And Em, I totally love your idea of learning from people with expertise in early childhood education where we can!

    • Abby Hansen says:

      I audited a class called “Ministry to Children” at a Christian university in South Carolina about 17 years ago (long story). We had guest teachers come who were in charge of HUGE children’s ministries (like primary, but at other churches with 1000 kids each week), and it was amazing how much work and thought and science went into running their programs effectively.

      Not to brag, but I’m pretty sure I was the most awesome primary teacher ever for 5 years straight after that, and I owed so much of it to that college level course about how to be an awesome primary teacher. 😄 We fall sooooo short of what we could be doing if we just looked outside the box a little more. You have great ideas! Maybe you should look into a career running a Children’s Ministry somewhere, you know.

  3. Bro. Jones says:

    Wouldn’t it be amazing if they called people with actual research and child development experience to the general Primary Presidency?

  4. Kell says:

    Brand new primary teacher here and WOW am I struggling! These are great suggestions that I will definitely consider while I’m planning my next lesson.

    Husband and I just now are getting back to teaching regularly and I have absolutely no idea how to work with children. We follow the lesson plan (kinda) but the activities feel really boring. We’re always looking for new wiggle games and teaching games but the provided activities in the manual seem a little stiff, typically just a question/response activity.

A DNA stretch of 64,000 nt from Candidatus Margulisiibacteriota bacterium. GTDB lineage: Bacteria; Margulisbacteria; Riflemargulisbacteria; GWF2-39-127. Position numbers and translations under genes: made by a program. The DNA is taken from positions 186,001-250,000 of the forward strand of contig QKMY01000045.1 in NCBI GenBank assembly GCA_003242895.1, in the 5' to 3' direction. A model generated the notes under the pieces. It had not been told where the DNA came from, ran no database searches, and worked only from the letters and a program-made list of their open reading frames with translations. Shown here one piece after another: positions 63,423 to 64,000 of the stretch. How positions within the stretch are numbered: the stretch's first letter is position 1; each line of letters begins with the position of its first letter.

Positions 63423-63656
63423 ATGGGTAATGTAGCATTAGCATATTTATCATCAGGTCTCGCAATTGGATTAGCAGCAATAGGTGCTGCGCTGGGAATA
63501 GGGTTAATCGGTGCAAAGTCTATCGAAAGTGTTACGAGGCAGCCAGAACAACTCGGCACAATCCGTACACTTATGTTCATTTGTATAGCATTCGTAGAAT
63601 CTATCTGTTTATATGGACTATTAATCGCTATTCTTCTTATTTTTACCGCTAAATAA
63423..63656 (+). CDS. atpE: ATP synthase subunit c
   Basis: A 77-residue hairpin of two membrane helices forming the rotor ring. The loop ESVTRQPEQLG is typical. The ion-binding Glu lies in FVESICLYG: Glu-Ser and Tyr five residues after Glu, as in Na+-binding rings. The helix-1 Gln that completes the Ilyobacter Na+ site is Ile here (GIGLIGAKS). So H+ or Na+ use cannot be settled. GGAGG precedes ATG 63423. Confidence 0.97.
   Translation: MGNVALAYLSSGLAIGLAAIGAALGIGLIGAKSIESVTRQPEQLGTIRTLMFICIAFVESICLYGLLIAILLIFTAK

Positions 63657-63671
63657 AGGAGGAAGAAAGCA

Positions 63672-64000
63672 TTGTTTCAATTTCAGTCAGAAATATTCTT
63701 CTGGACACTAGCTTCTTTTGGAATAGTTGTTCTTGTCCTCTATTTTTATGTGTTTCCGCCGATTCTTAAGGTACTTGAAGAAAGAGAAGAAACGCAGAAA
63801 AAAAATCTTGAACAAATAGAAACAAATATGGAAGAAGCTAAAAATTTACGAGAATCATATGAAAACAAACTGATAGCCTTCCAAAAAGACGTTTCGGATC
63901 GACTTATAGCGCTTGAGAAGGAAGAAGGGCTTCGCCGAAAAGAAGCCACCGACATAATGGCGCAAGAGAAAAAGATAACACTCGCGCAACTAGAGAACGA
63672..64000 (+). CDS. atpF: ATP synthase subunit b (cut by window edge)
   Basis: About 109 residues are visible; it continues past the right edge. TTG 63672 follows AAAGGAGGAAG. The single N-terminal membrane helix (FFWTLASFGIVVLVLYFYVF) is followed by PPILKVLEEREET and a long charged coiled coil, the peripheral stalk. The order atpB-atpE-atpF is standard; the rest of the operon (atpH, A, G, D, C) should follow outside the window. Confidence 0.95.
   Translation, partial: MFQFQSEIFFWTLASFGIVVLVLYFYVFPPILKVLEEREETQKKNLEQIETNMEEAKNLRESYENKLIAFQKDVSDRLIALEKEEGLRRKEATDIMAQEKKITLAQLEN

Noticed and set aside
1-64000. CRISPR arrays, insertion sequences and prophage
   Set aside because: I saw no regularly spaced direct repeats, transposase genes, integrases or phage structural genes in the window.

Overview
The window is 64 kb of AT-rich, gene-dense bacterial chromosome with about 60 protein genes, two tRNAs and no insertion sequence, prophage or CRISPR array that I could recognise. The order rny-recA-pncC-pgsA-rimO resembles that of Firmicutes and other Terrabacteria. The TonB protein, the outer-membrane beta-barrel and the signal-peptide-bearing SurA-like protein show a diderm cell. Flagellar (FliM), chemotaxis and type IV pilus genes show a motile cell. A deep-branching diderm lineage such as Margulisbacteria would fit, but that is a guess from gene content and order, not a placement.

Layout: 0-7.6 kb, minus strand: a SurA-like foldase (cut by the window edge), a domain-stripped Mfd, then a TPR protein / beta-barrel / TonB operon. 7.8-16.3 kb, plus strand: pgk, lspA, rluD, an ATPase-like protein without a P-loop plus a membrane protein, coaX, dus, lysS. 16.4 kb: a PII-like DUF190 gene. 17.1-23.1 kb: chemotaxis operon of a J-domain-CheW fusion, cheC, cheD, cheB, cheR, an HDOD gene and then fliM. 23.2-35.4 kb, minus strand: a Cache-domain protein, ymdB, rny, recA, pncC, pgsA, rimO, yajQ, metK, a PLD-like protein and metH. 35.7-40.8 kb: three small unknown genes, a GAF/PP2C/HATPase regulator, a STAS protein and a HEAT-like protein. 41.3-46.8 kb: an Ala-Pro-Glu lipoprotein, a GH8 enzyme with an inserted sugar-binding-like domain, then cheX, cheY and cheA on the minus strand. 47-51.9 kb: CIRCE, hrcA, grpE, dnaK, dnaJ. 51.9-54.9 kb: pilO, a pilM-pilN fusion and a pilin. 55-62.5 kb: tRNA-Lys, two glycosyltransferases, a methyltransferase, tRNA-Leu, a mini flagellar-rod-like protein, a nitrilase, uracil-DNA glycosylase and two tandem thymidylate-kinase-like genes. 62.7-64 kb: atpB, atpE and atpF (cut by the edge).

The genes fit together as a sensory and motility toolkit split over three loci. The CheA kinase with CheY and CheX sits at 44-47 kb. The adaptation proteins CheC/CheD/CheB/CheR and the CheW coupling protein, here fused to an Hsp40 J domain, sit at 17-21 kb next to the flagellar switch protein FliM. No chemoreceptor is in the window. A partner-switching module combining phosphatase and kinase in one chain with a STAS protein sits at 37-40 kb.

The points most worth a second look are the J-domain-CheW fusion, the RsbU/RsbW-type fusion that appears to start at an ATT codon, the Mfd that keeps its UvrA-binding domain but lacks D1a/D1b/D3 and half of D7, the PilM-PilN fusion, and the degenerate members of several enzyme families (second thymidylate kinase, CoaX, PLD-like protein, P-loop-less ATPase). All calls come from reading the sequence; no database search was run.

I should add that I literally have no understanding of children. I grew up the youngest kid in my family, cousins and neighborhood. I think kids are cute but terrifying. help!

  1. June 24, 2021

    […] Exponent II blogger Mindy Farmer offers five ways to make Primary “more kid-friendly, engaging, and — gasp — fun.” […]

  2. June 24, 2021

    […] Exponent II blogger Mindy Farmer offers five ways to make Primary “more kid-friendly, engaging, and — gasp — fun.” […]

  3. June 24, 2021

    […] Exponent II blogger Mindy Farmer offers five ways to make Primary “more kid-friendly, engaging, and — gasp — fun.” […]

  4. June 24, 2021

    […] Exponent II blogger Mindy Farmer offers five ways to make Primary “more kid-friendly, engaging, and — gasp — fun.” […]

  5. June 24, 2021

    […] Exponent II blogger Mindy Farmer offers five ways to make Primary “more kid-friendly, engaging, and — gasp — fun.” […]

  6. June 24, 2021

    […] Exponent II blogger Mindy Farmer offers five ways to make Primary “more kid-friendly, engaging, and — gasp — fun.” […]

  7. June 24, 2021

    […] Exponent II blogger Mindy Farmer offers five ways to make Primary “more kid-friendly, engaging, and — gasp — fun.” […]

  8. June 24, 2021

    […] Exponent II blogger Mindy Farmer offers five ways to make Primary “more kid-friendly, engaging, and — gasp — fun.” […]

  9. July 17, 2021

    […] Make room for socializing, laughter, and silliness, movement, and games. As I mentioned in 5 Ways Improve Primary – The Exponent (the-exponent.com), kids are looking for community, connection, and fun. Spiritual enrichment is intertwined with […]